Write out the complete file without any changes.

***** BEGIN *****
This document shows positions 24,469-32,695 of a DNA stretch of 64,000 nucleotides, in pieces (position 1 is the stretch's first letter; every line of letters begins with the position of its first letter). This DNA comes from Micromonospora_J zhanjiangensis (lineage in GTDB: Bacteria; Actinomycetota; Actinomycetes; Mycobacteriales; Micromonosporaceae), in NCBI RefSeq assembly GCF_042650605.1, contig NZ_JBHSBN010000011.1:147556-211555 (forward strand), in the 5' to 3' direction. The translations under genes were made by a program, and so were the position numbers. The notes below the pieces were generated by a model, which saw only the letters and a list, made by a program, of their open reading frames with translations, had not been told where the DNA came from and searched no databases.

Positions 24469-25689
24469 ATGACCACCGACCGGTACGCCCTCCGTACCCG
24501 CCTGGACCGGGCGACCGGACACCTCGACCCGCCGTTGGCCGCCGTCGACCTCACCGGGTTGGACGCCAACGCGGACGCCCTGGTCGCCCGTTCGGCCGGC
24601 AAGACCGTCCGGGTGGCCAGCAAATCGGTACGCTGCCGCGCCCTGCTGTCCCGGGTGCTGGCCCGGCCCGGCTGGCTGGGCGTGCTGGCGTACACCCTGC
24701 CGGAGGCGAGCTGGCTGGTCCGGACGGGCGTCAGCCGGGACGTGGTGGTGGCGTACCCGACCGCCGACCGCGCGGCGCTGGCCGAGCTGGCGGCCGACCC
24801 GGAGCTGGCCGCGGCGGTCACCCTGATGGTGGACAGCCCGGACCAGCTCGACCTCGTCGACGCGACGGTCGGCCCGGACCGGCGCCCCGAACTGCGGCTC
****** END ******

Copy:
This document shows positions 24,469-32,695 of a DNA stretch of 64,000 nucleotides, in pieces (position 1 is the stretch's first letter; every line of letters begins with the position of its first letter). This DNA comes from Micromonospora_J zhanjiangensis (lineage in GTDB: Bacteria; Actinomycetota; Actinomycetes; Mycobacteriales; Micromonosporaceae), in NCBI RefSeq assembly GCF_042650605.1, contig NZ_JBHSBN010000011.1:147556-211555 (forward strand), in the 5' to 3' direction. The translations under genes were made by a program, and so were the position numbers. The notes below the pieces were generated by a model, which saw only the letters and a list, made by a program, of their open reading frames with translations, had not been told where the DNA came from and searched no databases.

Positions 24469-25689
24469 ATGACCACCGACCGGTACGCCCTCCGTACCCG
24501 CCTGGACCGGGCGACCGGACACCTCGACCCGCCGTTGGCCGCCGTCGACCTCACCGGGTTGGACGCCAACGCGGACGCCCTGGTCGCCCGTTCGGCCGGC
24601 AAGACCGTCCGGGTGGCCAGCAAATCGGTACGCTGCCGCGCCCTGCTGTCCCGGGTGCTGGCCCGGCCCGGCTGGCTGGGCGTGCTGGCGTACACCCTGC
24701 CGGAGGCGAGCTGGCTGGTCCGGACGGGCGTCAGCCGGGACGTGGTGGTGGCGTACCCGACCGCCGACCGCGCGGCGCTGGCCGAGCTGGCGGCCGACCC
24801 GGAGCTGGCCGCGGCGGTCACCCTGATGGTGGACAGCCCGGACCAGCTCGACCTCGTCGACGCGACGGTCGGCCCGGACCGGCGCCCCGAACTGCGGCTC